Internet Use/New Technologies

08 October 2015

IS exploits Telegram mobile app to spread propaganda BBC News

So-called Islamic State group (IS) has shifted its propaganda distribution to the secure mobile messaging app Telegram from Twitter, where its accounts have been repeatedly shut down over the past year.

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06 October 2015

The future of the internet is flow by David Gelernter and Eric Freeman Business Spectator

People ask where the ewb is going; it's going nowhere. The web was a brilliant first shot at making the internet usable, but it backed the wrong horse. It chose space over time. The conventional website is "space-organised," like a patterned beach towel -- pineapples upper left, mermaids lower right. Instead it might have been "time-organised," like a parade -- first this band, three minutes later this float, 40 seconds later that band.

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How Race Influences Social-Media Sharing: Just about everyone is participating in online discussions. But a new poll shows that what people talk about can vary greatly. The Atlantic

When Stephanie Williams saw that Western High School in her town of Shively, Kentucky, was on lockdown after reports of an active shooter, she quickly shared the news on Facebook. Williams -- a 42-year-old registered nurse -- has several friends with children at the school and wanted to make sure they knew about the situation. Outside of emergencies, she posts weekly, typically about topics related to her community, or medical articles connected to her work. "If it's useful to me, it's definitely useful to someone else," she says.

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The Cost of Mobile Ads on 50 News Websites New York Times

Ad blockers, which Apple first allowed on the iPhone in September, promise to conserve data and make websites load faster. But how much of your mobile data comes from advertising?

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Bitcoins are a waste of energy - literally ABC News

Vast amounts of electricity go into feeding the Bitcoin delusion. Fortunately, it's unlikely that the digital currency will survive long enough to generate the environmental disaster that would arise if it became a major part of the financial system, writes John Quiggin.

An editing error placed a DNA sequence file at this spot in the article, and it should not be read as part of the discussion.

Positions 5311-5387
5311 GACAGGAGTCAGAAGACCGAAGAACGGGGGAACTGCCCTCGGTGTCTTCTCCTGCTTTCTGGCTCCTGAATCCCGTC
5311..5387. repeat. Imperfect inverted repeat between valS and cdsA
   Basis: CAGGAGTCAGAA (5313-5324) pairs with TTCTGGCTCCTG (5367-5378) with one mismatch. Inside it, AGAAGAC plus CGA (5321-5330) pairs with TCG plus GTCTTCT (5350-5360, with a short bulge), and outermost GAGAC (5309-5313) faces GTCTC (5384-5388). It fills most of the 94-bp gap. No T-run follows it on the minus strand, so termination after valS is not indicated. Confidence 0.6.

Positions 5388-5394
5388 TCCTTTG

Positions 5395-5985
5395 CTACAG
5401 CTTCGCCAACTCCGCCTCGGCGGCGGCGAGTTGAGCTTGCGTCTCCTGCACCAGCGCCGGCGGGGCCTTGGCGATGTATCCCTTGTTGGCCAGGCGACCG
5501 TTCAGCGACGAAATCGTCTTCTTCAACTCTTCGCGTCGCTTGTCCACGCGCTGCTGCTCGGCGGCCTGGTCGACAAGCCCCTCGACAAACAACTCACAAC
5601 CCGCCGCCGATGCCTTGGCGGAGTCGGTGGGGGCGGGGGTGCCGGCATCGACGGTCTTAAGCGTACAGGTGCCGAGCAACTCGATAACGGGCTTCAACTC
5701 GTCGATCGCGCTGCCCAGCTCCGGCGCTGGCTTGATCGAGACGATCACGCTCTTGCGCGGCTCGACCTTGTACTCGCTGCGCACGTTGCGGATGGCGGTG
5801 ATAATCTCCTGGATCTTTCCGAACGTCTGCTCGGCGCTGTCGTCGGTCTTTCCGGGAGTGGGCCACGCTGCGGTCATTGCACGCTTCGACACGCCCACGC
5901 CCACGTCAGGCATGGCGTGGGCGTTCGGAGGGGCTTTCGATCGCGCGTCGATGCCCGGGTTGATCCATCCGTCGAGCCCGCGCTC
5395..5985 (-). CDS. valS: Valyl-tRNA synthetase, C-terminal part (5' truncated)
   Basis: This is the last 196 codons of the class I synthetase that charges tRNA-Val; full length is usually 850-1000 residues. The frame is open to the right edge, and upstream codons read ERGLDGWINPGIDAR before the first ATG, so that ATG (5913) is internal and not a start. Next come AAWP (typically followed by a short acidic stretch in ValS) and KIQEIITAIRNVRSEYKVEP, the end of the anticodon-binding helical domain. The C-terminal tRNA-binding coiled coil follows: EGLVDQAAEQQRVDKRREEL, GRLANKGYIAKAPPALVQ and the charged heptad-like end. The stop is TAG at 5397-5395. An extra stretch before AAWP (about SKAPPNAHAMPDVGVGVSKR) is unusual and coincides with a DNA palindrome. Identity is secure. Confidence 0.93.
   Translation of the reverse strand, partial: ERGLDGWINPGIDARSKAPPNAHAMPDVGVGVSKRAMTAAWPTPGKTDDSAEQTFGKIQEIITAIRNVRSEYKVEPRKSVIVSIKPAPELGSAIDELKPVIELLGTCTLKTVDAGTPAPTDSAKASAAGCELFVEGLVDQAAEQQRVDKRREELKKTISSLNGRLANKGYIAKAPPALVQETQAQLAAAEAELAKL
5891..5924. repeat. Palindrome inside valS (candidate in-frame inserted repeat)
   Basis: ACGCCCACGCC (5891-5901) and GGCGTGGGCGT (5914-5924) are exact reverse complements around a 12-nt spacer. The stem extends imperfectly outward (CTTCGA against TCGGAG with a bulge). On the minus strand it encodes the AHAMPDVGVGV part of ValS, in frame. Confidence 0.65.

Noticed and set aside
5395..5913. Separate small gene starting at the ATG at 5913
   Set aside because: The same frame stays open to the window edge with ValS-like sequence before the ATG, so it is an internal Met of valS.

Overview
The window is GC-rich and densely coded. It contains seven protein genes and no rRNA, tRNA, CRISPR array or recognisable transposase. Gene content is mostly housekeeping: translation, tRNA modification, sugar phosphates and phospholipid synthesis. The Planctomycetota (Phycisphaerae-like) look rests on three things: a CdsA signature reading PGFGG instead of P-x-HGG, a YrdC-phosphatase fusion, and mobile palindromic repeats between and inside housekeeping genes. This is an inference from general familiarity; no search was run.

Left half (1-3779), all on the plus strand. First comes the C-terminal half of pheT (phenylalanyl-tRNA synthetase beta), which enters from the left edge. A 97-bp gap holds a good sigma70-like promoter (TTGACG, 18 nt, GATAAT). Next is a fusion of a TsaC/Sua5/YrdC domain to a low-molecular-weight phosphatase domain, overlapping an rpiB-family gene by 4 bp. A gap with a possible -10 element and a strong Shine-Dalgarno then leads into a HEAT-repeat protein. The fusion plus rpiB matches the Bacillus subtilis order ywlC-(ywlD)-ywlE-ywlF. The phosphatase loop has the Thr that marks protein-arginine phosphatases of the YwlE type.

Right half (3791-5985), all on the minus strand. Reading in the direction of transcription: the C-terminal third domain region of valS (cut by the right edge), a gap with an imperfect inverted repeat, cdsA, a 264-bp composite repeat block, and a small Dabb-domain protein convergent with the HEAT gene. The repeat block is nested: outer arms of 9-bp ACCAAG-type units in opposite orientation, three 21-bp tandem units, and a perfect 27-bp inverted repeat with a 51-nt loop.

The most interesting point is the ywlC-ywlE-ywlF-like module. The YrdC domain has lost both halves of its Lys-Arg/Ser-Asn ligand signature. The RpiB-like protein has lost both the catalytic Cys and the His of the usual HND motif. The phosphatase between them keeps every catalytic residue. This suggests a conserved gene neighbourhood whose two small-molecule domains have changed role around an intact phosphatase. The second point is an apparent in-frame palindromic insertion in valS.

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02 October 2015

How our love affair with ad-blocking risks giving Internet providers even more power Washington Post

Apple recently began allowing customers to download and install ad-blocking apps on their iPhones, sparking a big debate about the future of the Internet and the ethics of blocking online advertisements. Although ads support everything from social networks to search engines and newspapers, they can also be annoying, intrusive and a drain on your device.

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01 October 2015

No, Facebook isn't going to charge to keep people's posts private The Guardian

Facebook is not planning to make its users pay £5.99 [or $5.99 for US users] to keep their status updates private. Is this news? It may be to the people who've been sharing a hoax claiming the opposite.

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How Many Websites Are There? The Atlantic

Most webpages die after a couple of months. The average lifespan is something like 100 days. That's longer than it used to be. In the late 1990s, the typical webpage lasted for around 44 days.

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30 September 2015

How ad-blocking software could revolutionise disabled people's lives The Guardian

We've all been there: we want to shop online, find a new recipe for supper, catch up on the latest news or watch a video - only to be dazzled by a moving, blinking or flashing advert. These "autoplaying" ads are annoying for most internet users, but for those with disabilities or long-term conditions, they make those websites largely inaccessible.

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28 September 2015

Free pornography is ever more plentiful online. The right response involves better sex education The Economist

In the 1990s, when the internet was for nerds, as many as half of all web searches were for sexually explicit material. That share has fallen -- but only because everything from home-buying to job-hunting has moved online. Pornography still accounts for more than a tenth of all searches. The number of porn pages is estimated at 700m-800m; one of the biggest sites claims to get 80 billion video views a year.

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The rise of ad-blocking could herald the end of the free internet The Observer

There is, alas, no such thing as a free lunch. What's even more depressing is that there is no such thing as a free internet service. Most people nowadays probably understand that in relation to, say, social networking services, if the service is "free" then the users (or, more precisely, their personal data) are the product. But this also applies to stuff that you haven't signed up for - websites that you browse, for example. The site may be free to view, but there's often a hidden cost.

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26 September 2015

The internet blew the porn industry's business model apart. Its response holds lessons for other media firms The Economist